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Court accepts indictment against jailed journalist, sets first hearing for Oct. 4

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Merdan Yanardağ, the editor-in-chief of Turkish broadcaster TELE1, who was arrested last month for remarks on air about a terrorist leader, will appear before a court on Oct. 4 now that the indictment against him has been accepted by a panel of judges, the Artı Gerçek news website reported.

The İstanbul 30th High Criminal Court has accepted an indictment against the journalist that seeks a prison sentence ranging from one year, six months to 10 years, six months.

Yanardağ was arrested on June 27 over televised remarks regarding Abdullah Öcalan, the imprisoned leader of the outlawed Kurdistan Workers’ Party (PKK).

The journalist has been charged with “praising crime and a criminal” as well as “disseminating propaganda for a terrorist organization.”

Yanardağ is facing the prison sentence based on his comments about Öcalan during a June 20 broadcast on TELE1. He had said Öcalan should have been released if the Law on the Execution of Punishments and Security Measures was abided by, and he criticized the legal basis for the “isolation” imposed on Öcalan.

The “isolation” of Öcalan, who has been jailed in a high-security prison on İmralı Island in the Sea of Marmara since 1999, refers to his inability to speak with his lawyers for years.

The journalist said the “isolation” imposed on Öcalan has no legal basis while lamenting the fact that he is not even allowed to meet with his family members and lawyers.

He also described Öcalan as “a smart person who reads a lot of books and can analyze political developments correctly.”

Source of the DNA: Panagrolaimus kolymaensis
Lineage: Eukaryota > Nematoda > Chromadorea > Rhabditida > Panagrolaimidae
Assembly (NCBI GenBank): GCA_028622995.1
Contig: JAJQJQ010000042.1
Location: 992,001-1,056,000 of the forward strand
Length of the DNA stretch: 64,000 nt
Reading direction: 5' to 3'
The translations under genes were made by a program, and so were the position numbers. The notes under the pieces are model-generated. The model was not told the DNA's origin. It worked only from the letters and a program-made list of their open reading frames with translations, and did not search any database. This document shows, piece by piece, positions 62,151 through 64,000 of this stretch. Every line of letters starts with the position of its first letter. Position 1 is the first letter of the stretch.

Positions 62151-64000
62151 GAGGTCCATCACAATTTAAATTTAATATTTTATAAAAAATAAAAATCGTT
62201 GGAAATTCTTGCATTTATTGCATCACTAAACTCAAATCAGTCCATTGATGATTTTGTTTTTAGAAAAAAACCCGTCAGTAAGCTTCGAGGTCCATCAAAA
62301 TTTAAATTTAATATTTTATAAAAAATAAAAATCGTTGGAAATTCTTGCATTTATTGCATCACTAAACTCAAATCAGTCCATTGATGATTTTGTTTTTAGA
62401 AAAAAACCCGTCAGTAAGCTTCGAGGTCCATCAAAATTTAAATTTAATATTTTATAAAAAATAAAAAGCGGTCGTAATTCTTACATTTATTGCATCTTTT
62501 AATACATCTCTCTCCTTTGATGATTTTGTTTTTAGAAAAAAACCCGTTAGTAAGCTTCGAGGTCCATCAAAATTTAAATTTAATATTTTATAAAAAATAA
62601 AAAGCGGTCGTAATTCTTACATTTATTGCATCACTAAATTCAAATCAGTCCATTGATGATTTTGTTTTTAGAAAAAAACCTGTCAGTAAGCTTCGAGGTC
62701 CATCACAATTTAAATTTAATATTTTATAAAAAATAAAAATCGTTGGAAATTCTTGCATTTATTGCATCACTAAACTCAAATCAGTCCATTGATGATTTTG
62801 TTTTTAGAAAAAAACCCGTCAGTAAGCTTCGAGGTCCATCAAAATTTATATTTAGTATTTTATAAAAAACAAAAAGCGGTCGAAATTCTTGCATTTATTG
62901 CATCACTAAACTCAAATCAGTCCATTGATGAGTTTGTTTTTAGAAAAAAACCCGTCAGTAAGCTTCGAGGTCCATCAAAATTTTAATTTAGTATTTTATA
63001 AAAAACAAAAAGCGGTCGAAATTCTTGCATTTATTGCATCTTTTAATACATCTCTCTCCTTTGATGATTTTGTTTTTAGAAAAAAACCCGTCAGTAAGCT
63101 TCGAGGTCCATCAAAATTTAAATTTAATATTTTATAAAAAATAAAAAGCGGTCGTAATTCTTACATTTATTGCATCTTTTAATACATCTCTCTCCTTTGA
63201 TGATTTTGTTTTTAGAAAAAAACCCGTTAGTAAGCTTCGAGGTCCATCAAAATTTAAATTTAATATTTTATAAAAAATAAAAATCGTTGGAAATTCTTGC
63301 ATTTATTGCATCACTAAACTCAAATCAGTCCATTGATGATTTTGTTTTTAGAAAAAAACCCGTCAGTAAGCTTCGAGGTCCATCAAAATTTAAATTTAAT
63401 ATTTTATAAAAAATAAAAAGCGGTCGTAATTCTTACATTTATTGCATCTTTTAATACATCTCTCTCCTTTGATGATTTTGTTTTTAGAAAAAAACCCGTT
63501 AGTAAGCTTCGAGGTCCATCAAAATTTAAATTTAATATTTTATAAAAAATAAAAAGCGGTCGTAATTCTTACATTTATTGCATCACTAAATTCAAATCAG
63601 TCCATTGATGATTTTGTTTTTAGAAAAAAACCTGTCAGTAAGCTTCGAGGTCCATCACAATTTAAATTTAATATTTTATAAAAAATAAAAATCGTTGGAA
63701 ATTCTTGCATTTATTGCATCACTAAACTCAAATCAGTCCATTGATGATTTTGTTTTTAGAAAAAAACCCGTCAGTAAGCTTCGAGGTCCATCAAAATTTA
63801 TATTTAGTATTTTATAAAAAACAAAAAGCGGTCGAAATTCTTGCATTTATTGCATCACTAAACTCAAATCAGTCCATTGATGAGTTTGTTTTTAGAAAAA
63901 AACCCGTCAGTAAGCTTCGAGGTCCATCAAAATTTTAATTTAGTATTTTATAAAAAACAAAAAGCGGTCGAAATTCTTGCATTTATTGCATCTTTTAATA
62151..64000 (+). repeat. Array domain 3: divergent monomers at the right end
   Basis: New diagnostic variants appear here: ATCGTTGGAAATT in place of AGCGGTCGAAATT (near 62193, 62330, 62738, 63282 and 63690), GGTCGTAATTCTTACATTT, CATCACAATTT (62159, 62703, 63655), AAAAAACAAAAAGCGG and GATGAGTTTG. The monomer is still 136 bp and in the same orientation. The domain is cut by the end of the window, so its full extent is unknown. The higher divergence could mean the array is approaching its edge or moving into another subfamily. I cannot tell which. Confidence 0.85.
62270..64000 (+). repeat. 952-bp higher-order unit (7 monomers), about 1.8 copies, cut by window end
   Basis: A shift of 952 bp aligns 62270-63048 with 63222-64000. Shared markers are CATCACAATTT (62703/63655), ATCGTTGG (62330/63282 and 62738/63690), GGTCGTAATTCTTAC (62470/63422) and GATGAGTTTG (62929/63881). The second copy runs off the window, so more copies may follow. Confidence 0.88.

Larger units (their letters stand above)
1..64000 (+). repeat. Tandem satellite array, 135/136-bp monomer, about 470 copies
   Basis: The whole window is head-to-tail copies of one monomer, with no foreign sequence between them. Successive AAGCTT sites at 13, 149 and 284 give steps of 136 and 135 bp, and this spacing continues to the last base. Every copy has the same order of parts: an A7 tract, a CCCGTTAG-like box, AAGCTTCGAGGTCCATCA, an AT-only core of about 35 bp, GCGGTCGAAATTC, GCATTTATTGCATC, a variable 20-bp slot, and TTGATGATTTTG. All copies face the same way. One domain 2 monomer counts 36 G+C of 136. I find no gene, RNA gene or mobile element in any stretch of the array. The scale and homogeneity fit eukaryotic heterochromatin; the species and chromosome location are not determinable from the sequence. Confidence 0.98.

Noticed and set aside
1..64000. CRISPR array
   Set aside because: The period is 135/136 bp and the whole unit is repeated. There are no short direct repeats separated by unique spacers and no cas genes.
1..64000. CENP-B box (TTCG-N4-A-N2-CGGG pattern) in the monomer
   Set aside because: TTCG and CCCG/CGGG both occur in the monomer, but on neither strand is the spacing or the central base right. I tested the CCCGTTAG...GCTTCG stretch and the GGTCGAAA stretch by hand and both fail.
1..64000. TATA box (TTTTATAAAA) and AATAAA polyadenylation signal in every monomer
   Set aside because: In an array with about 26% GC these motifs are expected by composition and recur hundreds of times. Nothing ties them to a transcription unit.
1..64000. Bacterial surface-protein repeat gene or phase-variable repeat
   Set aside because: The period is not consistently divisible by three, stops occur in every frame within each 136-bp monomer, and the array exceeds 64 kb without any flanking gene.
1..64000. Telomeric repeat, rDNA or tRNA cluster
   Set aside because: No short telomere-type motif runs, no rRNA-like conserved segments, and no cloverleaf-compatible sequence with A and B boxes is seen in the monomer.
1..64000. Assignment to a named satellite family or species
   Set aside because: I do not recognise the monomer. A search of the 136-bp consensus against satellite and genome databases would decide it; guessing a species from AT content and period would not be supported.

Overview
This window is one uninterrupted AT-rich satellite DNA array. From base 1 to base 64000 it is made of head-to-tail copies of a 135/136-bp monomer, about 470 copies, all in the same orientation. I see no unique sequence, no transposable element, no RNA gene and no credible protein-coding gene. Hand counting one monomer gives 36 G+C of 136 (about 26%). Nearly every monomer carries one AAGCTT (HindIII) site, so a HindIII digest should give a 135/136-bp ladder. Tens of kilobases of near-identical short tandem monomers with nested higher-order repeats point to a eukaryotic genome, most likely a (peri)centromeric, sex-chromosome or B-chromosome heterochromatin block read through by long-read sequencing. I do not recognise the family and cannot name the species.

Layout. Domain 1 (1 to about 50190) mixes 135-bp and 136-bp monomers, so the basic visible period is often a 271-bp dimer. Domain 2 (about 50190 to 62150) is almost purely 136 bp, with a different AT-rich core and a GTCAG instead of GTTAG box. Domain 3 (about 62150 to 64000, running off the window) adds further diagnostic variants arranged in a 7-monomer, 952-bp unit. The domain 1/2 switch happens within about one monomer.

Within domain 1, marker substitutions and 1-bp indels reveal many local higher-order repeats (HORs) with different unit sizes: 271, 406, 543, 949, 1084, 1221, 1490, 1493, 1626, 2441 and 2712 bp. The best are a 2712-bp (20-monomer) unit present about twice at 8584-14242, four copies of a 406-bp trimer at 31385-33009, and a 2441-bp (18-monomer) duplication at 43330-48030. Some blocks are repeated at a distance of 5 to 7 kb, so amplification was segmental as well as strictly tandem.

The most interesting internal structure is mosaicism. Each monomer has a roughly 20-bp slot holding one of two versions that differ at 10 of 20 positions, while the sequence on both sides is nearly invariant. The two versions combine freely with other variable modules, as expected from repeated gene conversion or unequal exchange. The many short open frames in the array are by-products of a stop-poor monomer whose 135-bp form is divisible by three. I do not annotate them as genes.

Shortly before his arrest Yanardağ said his words had been taken out of context and were not meant to praise Öcalan.

Yanardağ is currently held in Silivri Prison, near İstanbul. A request for release pending trial was denied by the court on July 5 on the grounds that Yanardağ was considered a flight risk.

Yanardağ’s arrest has drawn international attention to ongoing concerns about freedom of the press and freedom of expression in Turkey.

It is common for journalists in Turkey, which has a poor record on freedom of the press, to face threats, physical attacks and legal harassment due to their work.

Rights groups routinely accuse the Turkish government of trying to keep the press under control by imprisoning journalists, eliminating media outlets, overseeing the purchase of media brands by pro-government conglomerates and using regulatory authorities to exert financial pressure, especially since President Recep Tayyip Erdoğan survived a failed coup in July 2016.

Turkey is ranked 165th in the Reporters Without Borders (RSF) 2023 World Press Freedom Index, among 180 countries, not far from North Korea, which occupies the bottom of the list.

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